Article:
documentation, Subcommittee SC 9, Identification and
description., "Information and documentation -
International standard serial number (ISSN)", ISO Standard
3297, 09 2007.
Appendix A. Initial Formatting Details
This section contains the text the IAB used to initially populate the
web page used to maintain the list of required verbiage.
A.1. RFC Title Page Header
An RFC title page header can be described as follows:
<document source> <author name>
Request for Comments: <RFC number> [<author affiliation>]
[<subseries ID> <subseries number>] [more author info as appropriate]
[<RFC relation>:<RFC number[s]>]
For example, the header for RFC 6410 appears as follows:
Internet Engineering Task Force (IETF) R. Housley
Request for Comments: 6410 Vigil Security
BCP: 9 D. Crocker
Updates: 2026 Brandenburg InternetWorking
Category: Best Current Practice E. Burger
ISSN: 2070-1721 Georgetown University
A.2. Constructing a "Status of This Memo" Section
The following sections describe mandated text for use in specific
parts of the "Status of This Memo" portion of an RFC. For
convenience, the RFC Editor maintains example expansions of all
permutations of the paragraphs described in this document (at the
time of publication, at http://www.rfc-editor.org/materials/status-memos.txt). When in conflict, the following sections are
A.2.1. First Paragraph
The following are the approved texts for use in the first paragraph
of the "Status of This Memo" portion of an RFC. See Section 3.3 of
For 'Standards Track' documents: "This is an Internet Standards
For 'Best Current Practices' documents: "This memo documents an
Internet Best Current Practice."
For other categories "This document is not an Internet Standards
Track specification; <it is published for other purposes>."
For Informational, Experimental, Historic, and future categories of
RFCs, the RFC Editor will maintain an appropriate text for <it is
published for other purposes>. Initial values are:
Informational: "it is published for informational purposes."
Historic: "it is published for the historical record."
Experimental: "it is published for examination, experimental
implementation, and evaluation."
A.2.2. Second Paragraph
See Section 3.4 of RFC 7841.
The second paragraph may include some text that is specific to the
initial document category. When a document is Experimental or
Historic, the second paragraph opens with:
Experimental: "This document defines an Experimental Protocol for
the Internet community."
Historic: "This document defines a Historic Document for the
The text that follows is stream dependent -- these are initial values
and may be updated by stream definition document updates and recorded
by the IAB on the web page.
IETF Stream: "This document is a product of the Internet Engineering
Task Force (IETF)."
If there has been an IETF consensus call per IETF process, this
additional text should be added: "It represents the consensus of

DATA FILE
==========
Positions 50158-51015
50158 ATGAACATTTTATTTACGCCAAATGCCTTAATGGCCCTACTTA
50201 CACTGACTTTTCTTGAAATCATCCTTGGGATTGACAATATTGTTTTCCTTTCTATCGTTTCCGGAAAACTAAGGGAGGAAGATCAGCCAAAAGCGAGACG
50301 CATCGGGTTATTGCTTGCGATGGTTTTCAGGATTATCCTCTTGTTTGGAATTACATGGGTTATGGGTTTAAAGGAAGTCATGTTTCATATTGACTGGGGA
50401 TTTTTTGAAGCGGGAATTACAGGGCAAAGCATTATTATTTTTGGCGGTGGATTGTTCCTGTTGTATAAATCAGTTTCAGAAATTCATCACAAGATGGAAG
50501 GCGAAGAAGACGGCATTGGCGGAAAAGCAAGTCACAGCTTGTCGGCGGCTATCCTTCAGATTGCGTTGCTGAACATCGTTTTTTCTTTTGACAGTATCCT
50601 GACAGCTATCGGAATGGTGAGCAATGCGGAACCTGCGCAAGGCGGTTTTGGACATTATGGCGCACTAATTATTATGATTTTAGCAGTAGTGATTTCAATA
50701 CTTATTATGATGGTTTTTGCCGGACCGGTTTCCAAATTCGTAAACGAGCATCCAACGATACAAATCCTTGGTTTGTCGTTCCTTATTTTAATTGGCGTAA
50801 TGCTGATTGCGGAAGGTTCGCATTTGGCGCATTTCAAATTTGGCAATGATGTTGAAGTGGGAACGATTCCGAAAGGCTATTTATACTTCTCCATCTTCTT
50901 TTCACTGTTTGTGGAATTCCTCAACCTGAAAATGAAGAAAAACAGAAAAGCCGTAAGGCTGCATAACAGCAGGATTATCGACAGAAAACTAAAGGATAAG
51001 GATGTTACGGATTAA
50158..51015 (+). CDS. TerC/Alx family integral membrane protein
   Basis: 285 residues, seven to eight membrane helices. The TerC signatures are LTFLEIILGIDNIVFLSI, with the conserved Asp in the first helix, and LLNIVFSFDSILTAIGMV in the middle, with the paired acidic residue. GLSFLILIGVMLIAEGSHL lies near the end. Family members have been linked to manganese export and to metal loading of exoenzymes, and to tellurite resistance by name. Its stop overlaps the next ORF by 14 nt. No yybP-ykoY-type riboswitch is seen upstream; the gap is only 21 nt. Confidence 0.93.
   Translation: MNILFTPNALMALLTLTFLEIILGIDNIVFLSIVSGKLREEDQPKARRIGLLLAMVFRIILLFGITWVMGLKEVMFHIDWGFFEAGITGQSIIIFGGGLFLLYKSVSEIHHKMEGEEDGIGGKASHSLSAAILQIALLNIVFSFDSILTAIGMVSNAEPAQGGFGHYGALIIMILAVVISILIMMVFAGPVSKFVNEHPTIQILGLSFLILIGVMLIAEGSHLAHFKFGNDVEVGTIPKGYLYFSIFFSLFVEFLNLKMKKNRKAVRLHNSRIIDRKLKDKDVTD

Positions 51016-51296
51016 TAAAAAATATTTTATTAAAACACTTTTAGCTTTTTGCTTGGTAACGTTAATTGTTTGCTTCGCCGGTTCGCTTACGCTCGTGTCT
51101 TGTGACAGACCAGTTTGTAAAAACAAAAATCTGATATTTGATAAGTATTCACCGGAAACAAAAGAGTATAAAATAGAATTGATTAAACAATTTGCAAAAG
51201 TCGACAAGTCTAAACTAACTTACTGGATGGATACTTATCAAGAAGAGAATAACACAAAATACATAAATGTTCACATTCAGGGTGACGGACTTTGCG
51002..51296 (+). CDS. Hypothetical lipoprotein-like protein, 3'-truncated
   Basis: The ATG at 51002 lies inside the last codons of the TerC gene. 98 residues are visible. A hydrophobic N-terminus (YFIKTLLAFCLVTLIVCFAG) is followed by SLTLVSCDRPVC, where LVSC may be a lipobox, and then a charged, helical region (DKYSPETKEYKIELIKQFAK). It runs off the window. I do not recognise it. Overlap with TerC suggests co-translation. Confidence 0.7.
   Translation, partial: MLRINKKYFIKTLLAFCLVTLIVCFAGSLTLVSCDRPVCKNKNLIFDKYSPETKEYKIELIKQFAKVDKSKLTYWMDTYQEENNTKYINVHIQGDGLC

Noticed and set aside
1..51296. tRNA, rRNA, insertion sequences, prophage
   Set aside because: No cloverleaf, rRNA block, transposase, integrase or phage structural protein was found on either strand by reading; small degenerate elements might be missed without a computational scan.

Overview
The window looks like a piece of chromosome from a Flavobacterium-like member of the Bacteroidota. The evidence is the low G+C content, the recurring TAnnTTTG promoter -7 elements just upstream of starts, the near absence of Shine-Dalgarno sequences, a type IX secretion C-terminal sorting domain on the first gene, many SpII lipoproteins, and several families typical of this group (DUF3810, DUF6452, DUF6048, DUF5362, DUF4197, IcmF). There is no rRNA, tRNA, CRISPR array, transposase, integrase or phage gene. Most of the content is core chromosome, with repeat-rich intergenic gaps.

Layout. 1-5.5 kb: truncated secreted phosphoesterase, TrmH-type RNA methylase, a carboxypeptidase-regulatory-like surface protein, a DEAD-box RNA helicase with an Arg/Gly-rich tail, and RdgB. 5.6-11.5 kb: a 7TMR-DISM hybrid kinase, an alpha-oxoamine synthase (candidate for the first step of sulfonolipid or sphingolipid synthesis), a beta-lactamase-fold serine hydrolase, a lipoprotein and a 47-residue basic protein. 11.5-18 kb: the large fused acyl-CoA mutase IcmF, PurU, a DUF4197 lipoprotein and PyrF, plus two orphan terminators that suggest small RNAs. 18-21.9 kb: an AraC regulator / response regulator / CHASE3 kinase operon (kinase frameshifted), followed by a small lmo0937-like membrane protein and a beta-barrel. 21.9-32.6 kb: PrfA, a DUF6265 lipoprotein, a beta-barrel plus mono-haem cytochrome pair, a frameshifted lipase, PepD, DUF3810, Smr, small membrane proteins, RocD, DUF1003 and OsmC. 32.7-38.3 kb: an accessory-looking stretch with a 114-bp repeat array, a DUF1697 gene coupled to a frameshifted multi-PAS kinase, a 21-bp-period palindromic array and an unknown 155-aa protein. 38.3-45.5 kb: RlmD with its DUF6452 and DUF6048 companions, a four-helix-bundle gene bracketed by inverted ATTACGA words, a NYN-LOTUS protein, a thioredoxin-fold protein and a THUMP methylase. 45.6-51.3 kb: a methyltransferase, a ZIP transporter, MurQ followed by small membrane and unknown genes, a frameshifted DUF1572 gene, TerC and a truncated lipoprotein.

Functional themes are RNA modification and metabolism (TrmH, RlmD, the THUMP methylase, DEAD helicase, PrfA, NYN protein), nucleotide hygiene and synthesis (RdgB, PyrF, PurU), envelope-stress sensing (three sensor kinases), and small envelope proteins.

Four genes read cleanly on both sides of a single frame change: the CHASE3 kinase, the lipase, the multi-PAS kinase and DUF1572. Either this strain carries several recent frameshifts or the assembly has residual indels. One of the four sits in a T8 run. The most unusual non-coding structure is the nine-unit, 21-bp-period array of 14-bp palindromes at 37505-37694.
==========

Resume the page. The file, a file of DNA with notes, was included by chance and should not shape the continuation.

the IETF community. It has received public review and has been
approved for publication by the Internet Engineering Steering
Group (IESG)." If there has not been such a consensus call, then
this simply reads: "It has been approved for publication by the
Internet Engineering Steering Group (IESG)."
IAB Stream: "This document is a product of the Internet Architecture
Board (IAB), and represents information that the IAB has deemed
valuable to provide for permanent record."
If the document represents IAB consensus, this additional text
should be added: "It represents the consensus of the Internet
Architecture Board (IAB)."
IRTF Stream: "This document is a product of the Internet Research
Task Force (IRTF). The IRTF publishes the results of Internet-
related research and development activities. These results might
not be suitable for deployment."
In addition, a sentence indicating the consensus base within the
IRTF may be added: "This RFC represents the consensus of the
<insert_name> Research Group of the Internet Research Task Force
(IRTF)." or alternatively "This RFC represents the individual
opinion(s) of one or more members of the <insert_name> Research
Group of the Internet Research Task Force (IRTF)".
Independent Submission Stream: "This is a contribution to the RFC
Series, independently of any other RFC stream. The RFC Editor has
chosen to publish this document at its discretion and makes no
statement about its value for implementation or deployment."
For non-IETF stream documents, a reference to Section 2 of this RFC
is added with the following sentence: "Documents approved for
publication by the [stream approver -- currently, one of: "IAB",
"IRSG", or "RFC Editor"] are not a candidate for any level of
Internet Standard; see Section 2 of RFC 7841."
For IETF stream documents, a similar reference is added: "Further
information on (BCPs or Internet Standards) is available in Section 2
of RFC 7841." for BCP and Standard Track documents; "Not all
documents approved by the IESG are a candidate for any level of
Internet Standards; see Section 2 of RFC 7841." for all other
A.2.3. Third Paragraph
See Section 3.5 of RFC 7841.
IAB Members at Time of Approval
The IAB members at the time this memo was approved were (in
Thanks to Bob Braden, Brian Carpenter, Steve Crocker, Sandy Ginoza,
and John Klensin who provided background information and inspiration.
Thanks to the members of the RFC Series Oversight Committee (RSOC)
for assistance and review: Alexey Melnikov, Nevil Brownlee, Bob
Hinden, Sarah Banks, Robert Sparks, Tony Hansen, and Joe Hildebrand.
Various people have made suggestions that improved the document.
Among them are: Lars Eggert, Alfred Hoenes, and Joe Touch.